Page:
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Cushing’s Disease

What is Cushing’s disease?

Cushing’s disease refers to a serious condition caused by long-term exposure of the body to an excess amount of hormone cortisol 1. This condition mostly occurs when the pituitary gland releases too much adrenocorticotropic hormone (ACTH). Cushing’s disease refers to a form of Cushing’s syndrome. Other potential forms of Cushing’s syndrome include ectopic Cushing’s syndrome, exogenous Cushing syndrome, and Cushing syndrome caused by an adrenal tumor. Cushing syndrome, sometimes known as hypercortisolism, a condition that develops by the use of oral corticosteroid medication.

The excess level of cortisol hormone develops Cushing’s syndrome. Cortisol usually plays a variety of roles and affects all tissues and organs in the body. Cortisol helps to regulate blood pressure, reduces inflammation, and helps to maintain the normal function of the heart and blood vessels. Usually, the pituitary gland regulated the production of cortisol in the body. Several diseases like pituitary adenoma, ectopic ACTH syndrome, adrenal tumors, and familial Cushing’s syndrome acts as an underlying cause of Cushing’s disease 2.

Cushing’s syndrome mostly affects adults ages between 20 to 50 years and more prevalent in females, accounts for 70% of total cases 3. An estimated prevalence rate of Cushing’s disease comprises 10 to 15 persons per million population. Primary adenomas refer to the most common cause of Cushing’s disease. The signs and symptoms of Cushing’s disease may vary according to the level of cortisol hormone. Some patients with Cushing’s disease may develop large pituitary tumors.

Other common signs and symptoms of Cushing’s disease include weight gain, high blood pressure, short-term memory, excess hair growth in women, moon face, fatigue, extra fat around the neck, irritability, poor concentration, etc. Less common signs and symptoms of Cushing’s disease also include insomnia, acne, recurrent infection, balding in women, depression, cognitive difficulties, Diabetes mellitus, erectile dysfunction, weak bones, etc.

How to Diagnose Cushing’s disease?

Diagnosis of Cushing’s disease involves reviewing patient’s history and laboratory tests to determine the existence of excessive levels of cortisol. Patients suspected of Cushing’s disease must initially appear to have excess cortisol production combined with an elevated 24 hours urinary excretion of cortisol. To access the physical features of Cushing’s syndrome, doctors compare the old and recent photographs of the facial and body appearance to reveal the classic changes associated with this disorder. Diagnosing Cushing’s disease comprises a multidisciplinary process involving physicians,radiologists, surgeons, endocrinologists, and chemical pathologists. Doctors can perform the following tests to determine the excess level of cortisol 4:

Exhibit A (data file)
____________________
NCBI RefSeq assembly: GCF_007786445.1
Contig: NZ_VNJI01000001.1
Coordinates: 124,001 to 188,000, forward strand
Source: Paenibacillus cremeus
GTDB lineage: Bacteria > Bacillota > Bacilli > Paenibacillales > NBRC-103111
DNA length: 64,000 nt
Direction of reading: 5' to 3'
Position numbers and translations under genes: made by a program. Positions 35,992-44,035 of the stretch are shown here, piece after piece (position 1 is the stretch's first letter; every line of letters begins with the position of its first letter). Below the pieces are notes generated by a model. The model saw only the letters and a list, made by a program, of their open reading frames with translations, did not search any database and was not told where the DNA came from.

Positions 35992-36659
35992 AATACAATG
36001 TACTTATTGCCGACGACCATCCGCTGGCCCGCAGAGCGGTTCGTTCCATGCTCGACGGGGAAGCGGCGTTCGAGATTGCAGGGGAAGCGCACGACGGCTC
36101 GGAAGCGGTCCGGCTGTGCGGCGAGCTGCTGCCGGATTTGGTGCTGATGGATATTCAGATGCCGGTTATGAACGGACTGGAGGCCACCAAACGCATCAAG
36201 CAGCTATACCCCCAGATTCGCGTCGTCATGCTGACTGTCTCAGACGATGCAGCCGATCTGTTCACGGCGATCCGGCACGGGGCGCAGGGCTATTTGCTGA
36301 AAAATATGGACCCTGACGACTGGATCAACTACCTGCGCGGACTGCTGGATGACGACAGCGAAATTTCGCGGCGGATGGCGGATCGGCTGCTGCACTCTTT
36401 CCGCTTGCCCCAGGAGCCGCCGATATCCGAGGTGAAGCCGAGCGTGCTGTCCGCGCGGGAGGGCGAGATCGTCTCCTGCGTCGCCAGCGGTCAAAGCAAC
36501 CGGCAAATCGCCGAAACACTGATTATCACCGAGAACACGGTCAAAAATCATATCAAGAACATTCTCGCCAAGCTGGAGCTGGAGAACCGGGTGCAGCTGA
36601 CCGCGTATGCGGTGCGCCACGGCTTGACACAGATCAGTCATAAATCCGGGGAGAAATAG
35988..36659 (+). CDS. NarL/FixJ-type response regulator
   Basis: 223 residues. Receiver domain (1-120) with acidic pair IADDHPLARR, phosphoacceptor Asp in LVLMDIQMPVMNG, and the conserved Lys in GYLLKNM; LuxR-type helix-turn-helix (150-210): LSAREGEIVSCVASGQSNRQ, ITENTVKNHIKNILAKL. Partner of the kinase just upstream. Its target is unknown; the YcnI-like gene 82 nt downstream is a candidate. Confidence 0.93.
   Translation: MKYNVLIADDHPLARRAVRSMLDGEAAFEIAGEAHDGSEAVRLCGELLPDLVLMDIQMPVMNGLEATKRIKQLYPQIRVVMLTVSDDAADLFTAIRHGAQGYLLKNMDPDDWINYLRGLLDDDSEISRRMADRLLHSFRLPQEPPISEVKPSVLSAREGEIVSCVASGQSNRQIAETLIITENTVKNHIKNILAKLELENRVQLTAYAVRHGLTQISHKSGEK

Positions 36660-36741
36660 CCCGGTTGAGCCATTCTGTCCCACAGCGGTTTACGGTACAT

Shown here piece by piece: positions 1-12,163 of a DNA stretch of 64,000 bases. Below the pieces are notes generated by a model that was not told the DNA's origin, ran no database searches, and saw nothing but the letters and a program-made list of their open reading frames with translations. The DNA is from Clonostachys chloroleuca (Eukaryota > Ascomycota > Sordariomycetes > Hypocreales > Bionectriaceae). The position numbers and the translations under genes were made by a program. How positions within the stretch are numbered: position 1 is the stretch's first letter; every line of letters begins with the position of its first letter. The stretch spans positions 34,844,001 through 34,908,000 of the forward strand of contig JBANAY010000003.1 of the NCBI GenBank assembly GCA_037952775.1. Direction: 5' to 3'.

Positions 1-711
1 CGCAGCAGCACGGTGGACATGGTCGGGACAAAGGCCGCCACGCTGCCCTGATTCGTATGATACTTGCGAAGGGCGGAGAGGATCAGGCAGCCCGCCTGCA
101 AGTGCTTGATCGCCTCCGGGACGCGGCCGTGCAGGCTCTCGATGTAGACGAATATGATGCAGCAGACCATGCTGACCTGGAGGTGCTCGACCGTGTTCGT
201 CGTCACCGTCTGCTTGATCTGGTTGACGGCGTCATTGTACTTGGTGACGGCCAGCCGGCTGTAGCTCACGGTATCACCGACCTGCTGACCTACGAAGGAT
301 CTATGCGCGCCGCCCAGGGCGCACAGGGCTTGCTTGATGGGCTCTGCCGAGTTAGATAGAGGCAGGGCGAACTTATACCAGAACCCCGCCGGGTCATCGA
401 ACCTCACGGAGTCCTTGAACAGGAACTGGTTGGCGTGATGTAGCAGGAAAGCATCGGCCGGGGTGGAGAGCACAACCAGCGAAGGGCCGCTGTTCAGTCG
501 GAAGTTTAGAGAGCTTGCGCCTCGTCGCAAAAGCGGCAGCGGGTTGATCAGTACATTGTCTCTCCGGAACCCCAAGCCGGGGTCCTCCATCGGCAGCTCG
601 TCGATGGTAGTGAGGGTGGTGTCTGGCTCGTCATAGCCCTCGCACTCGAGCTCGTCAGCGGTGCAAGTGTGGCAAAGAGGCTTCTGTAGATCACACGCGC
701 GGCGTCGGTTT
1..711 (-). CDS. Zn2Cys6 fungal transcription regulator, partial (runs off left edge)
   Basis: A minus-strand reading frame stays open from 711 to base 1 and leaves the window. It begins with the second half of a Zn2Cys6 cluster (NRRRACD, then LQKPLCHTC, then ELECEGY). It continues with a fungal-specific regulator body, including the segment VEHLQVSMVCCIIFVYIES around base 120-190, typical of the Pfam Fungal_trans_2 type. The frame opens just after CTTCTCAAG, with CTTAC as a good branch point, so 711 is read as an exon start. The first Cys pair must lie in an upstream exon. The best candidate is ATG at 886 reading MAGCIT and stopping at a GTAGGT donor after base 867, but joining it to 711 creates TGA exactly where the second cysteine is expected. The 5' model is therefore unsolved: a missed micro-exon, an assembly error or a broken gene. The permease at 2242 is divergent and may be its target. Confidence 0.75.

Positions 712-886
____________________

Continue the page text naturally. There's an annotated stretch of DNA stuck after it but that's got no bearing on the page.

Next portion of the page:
1. ACTH blood test: This test helps to measure the plasma adrenocorticotropic hormone (ACTH) concentration.
  2. Dexamethasone suppression test: Technicians use 2 dexamethasone suppression tests (DSTs) to determine the plasma cortisol level. A plasma cortisol level above 50 nmol/L confirms Cushing’s disease.
  3. ACTH stimulation test: This involves the administration of corticotropin-releasing hormone or another agent to differentiate Cushing’s disease from ectopic ACTH secretion.
  4. Urinary free cortisol test: This 24-hour urinary cortisol test measures the excess cortisol excreted by the kidneys into the urine.

Other tests like late-night salivary cortisol test, inferior petrosal sinus sampling, and imaging tests also help to diagnose Cushing’s disease in a patient.

How do Doctors Treat Cushing’s disease?

Treatment of Cushing’s disease depends on the underlying cause of excess cortisol. Based on the underlying cause, the surgeons will evaluate the condition and determine the best treatment protocol for the patient. The treatment protocol may include surgery, radiation, chemotherapy, or the use of cortisol-inhibiting drugs to combat the excess production of cortisol 5.

  1. Surgery: Surgical resection of the ACTH-secreting pituitary adenoma refers to the first line of treatment of Cushing’s disease. This surgery involves the removal of the tumor via transsphenoidal surgery (TSS), which will not leave a visible scar.
  2. Medication: Several medications like ketoconazole, mitotane, mifepristone, metyrapone, etc. help to inhibit cortisol production. These agents considered as a second–line course of treatment.
  3. Radiation therapy: This option performed after unsuccessful transsphenoidal surgery. Additionally, bilateral adrenalectomy also provides an immediate reduction of cortisol level and helps to control hypercortisolism.

References

  1. Steffensen, C., Bak, A. M., Zøylner Rubeck, K. & Jørgensen, J. O. L. Epidemiology of Cushing’s syndrome. Neuroendocrinology 92, 1–5 (2010).
  2. Buliman, A., Tataranu, L. G., Paun, D. L., Mirica, A. & Dumitrache, C. Cushing’s disease: a multidisciplinary overview of the clinical features, diagnosis, and treatment. J. Med. Life 9, 12–18 (2016).
  3. Castinetti, F., Morange, I., Conte-devolx, B. & Brue, T. Cushing ’ s disease. ??? 7, 1 (2012).
  4. Santos, A. et al. Quality of Life in Patients With Cushing’s Disease. Front. Endocrinol. (Lausanne). 10, 1–10 (2019).
  5. Sharma, S. T., Nieman, L. K. & Feelders, R. A. Cushing’s syndrome: Epidemiology and developments in disease management. Clin. Epidemiol. 7, 281–293 (2015).

 

 

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